Young workers from Milwaukee, Chicago, and Kansas City met Thursday and Friday in Detroit to plan future actions  

Low-wage workers from eight cities that staged walkouts earlier this year are calling for a national day of strikes on Aug. 29th as part of a campaign lead mostly by young people of color called, Fight for 15. The Fight for 15 campaign calls for a living wage of $15 an hour and the right to form a union. Most low wage workers make a non livable minimum wage which is currently $7.25.

For the corporations that employ these workers, of course it’s a different story. McDonald’s makes $27 billion in annual revenue, which makes them the 90th largest economy in the world, and their CEO makes $8.75 million. According to Carl Gibson, co-founder of US Uncut, “the gap between salaries of McDonald’s workers and the CEO is fairly typical. The incomes of the bottom 90 percent of Americans grew by roughly $59 in the last 40 years, while the incomes of the top 10 percent rose by an average of $116,071.”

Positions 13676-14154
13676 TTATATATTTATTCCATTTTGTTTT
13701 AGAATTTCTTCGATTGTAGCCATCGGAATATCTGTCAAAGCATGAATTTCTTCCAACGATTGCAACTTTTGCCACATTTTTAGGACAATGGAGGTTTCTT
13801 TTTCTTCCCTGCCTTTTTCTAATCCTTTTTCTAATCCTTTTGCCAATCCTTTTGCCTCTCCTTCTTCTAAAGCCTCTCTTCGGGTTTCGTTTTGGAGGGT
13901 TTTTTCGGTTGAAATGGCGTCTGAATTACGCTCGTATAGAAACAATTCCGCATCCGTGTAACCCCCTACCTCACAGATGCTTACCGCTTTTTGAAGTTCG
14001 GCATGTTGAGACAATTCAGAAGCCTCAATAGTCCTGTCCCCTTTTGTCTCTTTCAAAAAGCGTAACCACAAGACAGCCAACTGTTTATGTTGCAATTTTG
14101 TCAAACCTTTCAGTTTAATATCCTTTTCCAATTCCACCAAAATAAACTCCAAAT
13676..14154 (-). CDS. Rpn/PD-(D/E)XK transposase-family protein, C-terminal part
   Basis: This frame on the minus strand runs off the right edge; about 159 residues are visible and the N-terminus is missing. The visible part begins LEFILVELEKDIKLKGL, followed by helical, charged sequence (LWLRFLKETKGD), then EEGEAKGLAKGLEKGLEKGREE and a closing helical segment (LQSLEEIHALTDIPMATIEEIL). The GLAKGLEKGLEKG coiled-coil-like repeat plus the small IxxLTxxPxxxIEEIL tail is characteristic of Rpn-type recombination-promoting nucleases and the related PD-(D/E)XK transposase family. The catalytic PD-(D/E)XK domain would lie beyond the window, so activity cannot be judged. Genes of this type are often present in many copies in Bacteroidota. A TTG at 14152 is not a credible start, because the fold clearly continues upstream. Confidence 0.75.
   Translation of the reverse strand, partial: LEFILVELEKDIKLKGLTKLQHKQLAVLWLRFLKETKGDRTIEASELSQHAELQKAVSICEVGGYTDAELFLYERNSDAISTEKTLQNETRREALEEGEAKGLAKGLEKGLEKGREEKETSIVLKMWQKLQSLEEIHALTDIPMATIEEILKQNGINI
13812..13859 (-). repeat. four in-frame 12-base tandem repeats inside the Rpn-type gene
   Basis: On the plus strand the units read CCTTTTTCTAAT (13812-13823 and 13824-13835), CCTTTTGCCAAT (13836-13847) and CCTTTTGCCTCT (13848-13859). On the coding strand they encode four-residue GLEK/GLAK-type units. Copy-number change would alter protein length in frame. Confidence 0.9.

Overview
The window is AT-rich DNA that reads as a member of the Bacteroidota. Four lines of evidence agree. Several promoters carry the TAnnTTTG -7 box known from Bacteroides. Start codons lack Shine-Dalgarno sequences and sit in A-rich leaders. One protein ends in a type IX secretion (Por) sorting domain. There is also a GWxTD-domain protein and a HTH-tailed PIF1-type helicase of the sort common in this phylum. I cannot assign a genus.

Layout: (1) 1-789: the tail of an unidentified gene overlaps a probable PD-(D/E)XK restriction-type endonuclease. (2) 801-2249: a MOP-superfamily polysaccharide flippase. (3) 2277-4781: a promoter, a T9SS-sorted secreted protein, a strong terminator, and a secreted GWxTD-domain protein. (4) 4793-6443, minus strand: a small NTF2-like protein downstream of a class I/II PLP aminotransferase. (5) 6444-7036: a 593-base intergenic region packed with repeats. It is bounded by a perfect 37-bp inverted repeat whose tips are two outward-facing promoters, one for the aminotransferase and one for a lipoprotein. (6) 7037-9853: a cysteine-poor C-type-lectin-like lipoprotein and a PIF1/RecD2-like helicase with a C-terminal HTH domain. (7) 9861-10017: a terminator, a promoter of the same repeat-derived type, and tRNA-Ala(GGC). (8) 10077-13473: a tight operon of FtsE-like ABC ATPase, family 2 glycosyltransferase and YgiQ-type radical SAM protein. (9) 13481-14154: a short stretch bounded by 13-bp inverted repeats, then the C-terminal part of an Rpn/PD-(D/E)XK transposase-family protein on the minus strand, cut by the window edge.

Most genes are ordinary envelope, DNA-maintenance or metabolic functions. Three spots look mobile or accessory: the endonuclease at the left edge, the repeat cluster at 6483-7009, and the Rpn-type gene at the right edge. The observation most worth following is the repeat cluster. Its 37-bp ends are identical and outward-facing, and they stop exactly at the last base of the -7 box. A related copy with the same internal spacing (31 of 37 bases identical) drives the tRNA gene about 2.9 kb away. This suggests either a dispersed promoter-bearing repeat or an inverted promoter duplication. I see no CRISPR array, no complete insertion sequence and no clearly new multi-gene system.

And before you say that these companies can’t afford to pay their workers that much, check the story of Moo Cluck Moo,  a new burger joint in Dearborn Heights, Michigan that pays it’s employees $12.00 a hour. According to Allen Fisher, the restaurant’s managing partner, “it’s the right thing to do.” In addition to higher wages, Moo Cluck Moo has an exclusive training program that qualifies each of its employees for a better job and a higher pay rate. And they can afford all of this with just one location!

I was blessed to attended a meeting for the Fight for 15 in Detroit last week and the energy of the young people in attendance was incredible. I saw youth from as far away as Seattle and Los Angeles standing up for their rights and demanding a humane wage. It reminded me of the stance the Dream Defenders were taking up in Florida, our generation is waking up and ready to take our rightful position in this movement. The August 29th walkout coincides with the 50th anniversary of the March on Washington and Labor Day, and organizers expect to reach 35 or more cities and involve thousands of workers.